Sous Vide Sicilian lemon and mint lamb shanks

By Rosana McPhee •

Since getting a sous vide machine, Rosana's been trying and testing recipes like a woman possessed.  Here she shares a beautiful recipe and everything she's learnt about her sous vide so far.

I finally got hold of the latest gastronomic craze. I have been trying and testing recipes using sous vide like mad.  I was given the Sous Vide Supreme to try and test it in my tiny domestic kitchen. It’s been such good fun and has really opened up other cooking possibilities. Vacuum packing cooking aka SousVide is a modern convenient way to cook by extracting air and, if necessary, store food in their vacuum-sealed pouches.  It preserves textures, flavours, nutritional value and is an extremely effective way to preserve the freshness of many foods.

Excluding oxygen not only preserves the appearance and flavour it also helps to keep the meats and seafood smelling fresh for longer by slowing oxidation. Cooking, storing, and reheating meats and seafood in vacuum packaging will keep them fresh and very delicious.  The sous vide technique elevates and magnifies the taste and textures of meat, vegetables and even eggs!

With some traditional cooking techniques, if you get distracted or forget timings (I am guilty!)  the food will either be under, or worse, overcooked. The ability to cook food for long periods of time at precisely controlled temperatures can provide various appealing textures that are impractical, or even impossible, to achieve using conventional cooking techniques.  

Cooking sous vide allows for consistence, easy results over and over again. Convenience, food can be prepared in advance or partially prepared beforehand. Saving, cooking  at lower temperatures for a long period allows even the cheapest and tough cuts to cook into melting in the mouth texture.  When suddenly you have a huge amount of vegetables, they too can be vacuum sealed and cooked at your convenience, within reason or freeze them and cook when required. The possibilities and techniques are endless. I learned so much from this experience.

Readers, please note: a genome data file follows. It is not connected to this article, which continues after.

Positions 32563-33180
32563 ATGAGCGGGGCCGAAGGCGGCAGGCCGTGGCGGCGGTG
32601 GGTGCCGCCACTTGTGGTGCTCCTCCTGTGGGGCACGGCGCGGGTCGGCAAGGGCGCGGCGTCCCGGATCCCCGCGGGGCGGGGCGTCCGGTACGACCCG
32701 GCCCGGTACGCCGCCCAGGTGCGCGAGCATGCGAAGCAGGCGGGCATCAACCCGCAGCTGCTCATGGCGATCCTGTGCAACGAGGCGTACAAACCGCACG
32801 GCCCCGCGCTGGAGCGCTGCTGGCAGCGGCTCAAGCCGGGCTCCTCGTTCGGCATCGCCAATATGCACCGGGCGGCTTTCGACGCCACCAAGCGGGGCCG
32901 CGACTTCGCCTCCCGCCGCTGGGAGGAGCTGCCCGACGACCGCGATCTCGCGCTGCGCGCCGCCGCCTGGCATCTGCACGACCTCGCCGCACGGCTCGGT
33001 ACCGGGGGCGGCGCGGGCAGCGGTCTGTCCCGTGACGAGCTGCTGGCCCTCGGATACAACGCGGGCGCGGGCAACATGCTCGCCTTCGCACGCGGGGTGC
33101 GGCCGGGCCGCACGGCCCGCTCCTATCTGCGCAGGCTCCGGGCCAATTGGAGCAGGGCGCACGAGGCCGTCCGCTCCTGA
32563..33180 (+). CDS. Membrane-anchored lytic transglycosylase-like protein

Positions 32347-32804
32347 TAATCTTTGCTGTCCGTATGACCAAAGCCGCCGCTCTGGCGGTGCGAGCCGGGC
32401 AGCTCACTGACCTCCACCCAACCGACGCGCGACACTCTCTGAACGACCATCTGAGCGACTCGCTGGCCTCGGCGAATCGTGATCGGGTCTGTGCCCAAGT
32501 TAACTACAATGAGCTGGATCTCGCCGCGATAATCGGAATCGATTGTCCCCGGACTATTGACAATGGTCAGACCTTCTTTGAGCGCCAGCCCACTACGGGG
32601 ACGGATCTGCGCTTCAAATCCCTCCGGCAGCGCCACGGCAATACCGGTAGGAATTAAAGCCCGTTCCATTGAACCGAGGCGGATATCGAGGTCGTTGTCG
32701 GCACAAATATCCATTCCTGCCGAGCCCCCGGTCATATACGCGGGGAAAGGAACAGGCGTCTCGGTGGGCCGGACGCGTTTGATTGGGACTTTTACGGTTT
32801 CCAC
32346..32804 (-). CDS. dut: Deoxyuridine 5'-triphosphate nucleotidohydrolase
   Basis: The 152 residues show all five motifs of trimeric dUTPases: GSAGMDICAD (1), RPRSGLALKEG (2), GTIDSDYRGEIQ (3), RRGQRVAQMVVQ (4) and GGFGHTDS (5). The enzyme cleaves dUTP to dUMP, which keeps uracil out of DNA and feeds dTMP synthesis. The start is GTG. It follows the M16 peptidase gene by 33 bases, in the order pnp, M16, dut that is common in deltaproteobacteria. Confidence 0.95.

The most important thing to remember is always use fresh, within date produce. In my opinion at the moment, the only downside is the cost of the sous vide,  hopefully it will be more accessible in the nearest future so we can all cook sous vide.

Here is a recipe for a meal cooked entirely using the sous vide, which is wheat and gluten free (it's also dairy-free too - if using dairy-free cream). Enjoy!

Sicilian lemon and mint lamb shanks with wild garlic roasted cauliflower mash

dairy-free, gluten-free and wheat-free

Serves 4 people

4  lamb shanks  (approx 1.2 k)
Sicilian lemon marinade for the lamb:
juice of 1 lemon, I used Sicilian lemons, but you can use everyday lemon, if you can’t find Sicilian ones
zest of 1 lemon, without the pith
1 tablespoon of fresh chopped mint, be generous! I have used fresh herbs and dry herbs in sous vide and both work fine.
1 garlic clove, finely minced
salt and pepper to taste
Cauliflower mash

750 gr of cauliflower florets, clean and small sizes
1 tablespoon of olive oil
1 wild garlic leaf, add more if required at the end of cooking
1 red chilli, de-seeded and finely chopped